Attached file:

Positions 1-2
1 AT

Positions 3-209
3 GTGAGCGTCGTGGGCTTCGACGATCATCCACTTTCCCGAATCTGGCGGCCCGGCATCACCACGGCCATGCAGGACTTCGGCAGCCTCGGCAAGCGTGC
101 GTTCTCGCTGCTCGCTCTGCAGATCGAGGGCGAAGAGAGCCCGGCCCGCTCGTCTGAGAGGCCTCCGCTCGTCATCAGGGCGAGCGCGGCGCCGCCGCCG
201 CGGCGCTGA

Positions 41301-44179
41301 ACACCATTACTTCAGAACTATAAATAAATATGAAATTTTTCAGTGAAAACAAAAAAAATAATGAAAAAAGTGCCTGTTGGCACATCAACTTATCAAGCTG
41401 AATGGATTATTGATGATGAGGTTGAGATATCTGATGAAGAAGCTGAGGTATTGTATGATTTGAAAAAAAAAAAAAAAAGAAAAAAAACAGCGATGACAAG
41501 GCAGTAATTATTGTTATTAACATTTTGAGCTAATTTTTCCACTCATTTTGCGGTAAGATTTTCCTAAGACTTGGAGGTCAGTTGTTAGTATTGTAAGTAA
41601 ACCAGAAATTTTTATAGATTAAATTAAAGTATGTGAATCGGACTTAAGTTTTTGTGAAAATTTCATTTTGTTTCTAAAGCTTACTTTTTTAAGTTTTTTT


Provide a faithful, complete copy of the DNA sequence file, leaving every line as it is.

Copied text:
Positions 1-2
1 AT

Positions 3-209
3 GTGAGCGTCGTGGGCTTCGACGATCATCCACTTTCCCGAATCTGGCGGCCCGGCATCACCACGGCCATGCAGGACTTCGGCAGCCTCGGCAAGCGTGC
101 GTTCTCGCTGCTCGCTCTGCAGATCGAGGGCGAAGAGAGCCCGGCCCGCTCGTCTGAGAGGCCTCCGCTCGTCATCAGGGCGAGCGCGGCGCCGCCGCCG
201 CGGCGCTGA

Positions 41301-44179
41301 ACACCATTACTTCAGAACTATAAATAAATATGAAATTTTTCAGTGAAAACAAAAAAAATAATGAAAAAAGTGCCTGTTGGCACATCAACTTATCAAGCTG
41401 AATGGATTATTGATGATGAGGTTGAGATATCTGATGAAGAAGCTGAGGTATTGTATGATTTGAAAAAAAAAAAAAAAAGAAAAAAAACAGCGATGACAAG
41501 GCAGTAATTATTGTTATTAACATTTTGAGCTAATTTTTCCACTCATTTTGCGGTAAGATTTTCCTAAGACTTGGAGGTCAGTTGTTAGTATTGTAAGTAA
41601 ACCAGAAATTTTTATAGATTAAATTAAAGTATGTGAATCGGACTTAAGTTTTTGTGAAAATTTCATTTTGTTTCTAAAGCTTACTTTTTTAAGTTTTTTT